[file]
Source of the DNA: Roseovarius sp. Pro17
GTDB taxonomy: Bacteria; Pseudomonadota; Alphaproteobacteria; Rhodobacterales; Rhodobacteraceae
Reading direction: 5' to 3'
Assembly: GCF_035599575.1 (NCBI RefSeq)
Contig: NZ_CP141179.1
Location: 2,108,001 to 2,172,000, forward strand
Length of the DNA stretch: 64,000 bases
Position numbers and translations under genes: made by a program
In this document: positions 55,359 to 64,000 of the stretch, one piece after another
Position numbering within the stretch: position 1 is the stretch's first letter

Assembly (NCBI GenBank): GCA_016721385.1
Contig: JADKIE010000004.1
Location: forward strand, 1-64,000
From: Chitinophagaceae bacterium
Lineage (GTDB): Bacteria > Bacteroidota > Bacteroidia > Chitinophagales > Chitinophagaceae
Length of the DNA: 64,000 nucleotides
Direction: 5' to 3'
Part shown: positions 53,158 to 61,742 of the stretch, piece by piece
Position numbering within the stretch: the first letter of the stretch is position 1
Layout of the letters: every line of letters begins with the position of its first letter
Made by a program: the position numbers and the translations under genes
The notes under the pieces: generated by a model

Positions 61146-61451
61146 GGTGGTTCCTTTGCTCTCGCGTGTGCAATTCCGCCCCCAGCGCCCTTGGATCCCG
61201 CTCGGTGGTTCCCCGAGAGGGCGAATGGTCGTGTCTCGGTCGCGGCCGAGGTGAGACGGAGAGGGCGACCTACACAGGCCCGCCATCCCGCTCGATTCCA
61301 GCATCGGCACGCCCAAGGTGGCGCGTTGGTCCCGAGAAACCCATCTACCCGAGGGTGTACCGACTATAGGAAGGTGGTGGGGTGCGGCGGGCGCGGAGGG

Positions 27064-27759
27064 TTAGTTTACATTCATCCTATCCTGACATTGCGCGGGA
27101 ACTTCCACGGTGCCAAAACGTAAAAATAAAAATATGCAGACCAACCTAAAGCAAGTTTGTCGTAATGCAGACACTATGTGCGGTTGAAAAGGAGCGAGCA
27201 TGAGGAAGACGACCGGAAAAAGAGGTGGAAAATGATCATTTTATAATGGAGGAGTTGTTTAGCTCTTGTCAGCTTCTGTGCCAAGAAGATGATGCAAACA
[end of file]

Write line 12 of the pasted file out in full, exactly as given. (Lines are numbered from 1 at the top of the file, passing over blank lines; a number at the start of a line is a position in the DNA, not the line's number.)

Contig: JADKIE010000004.1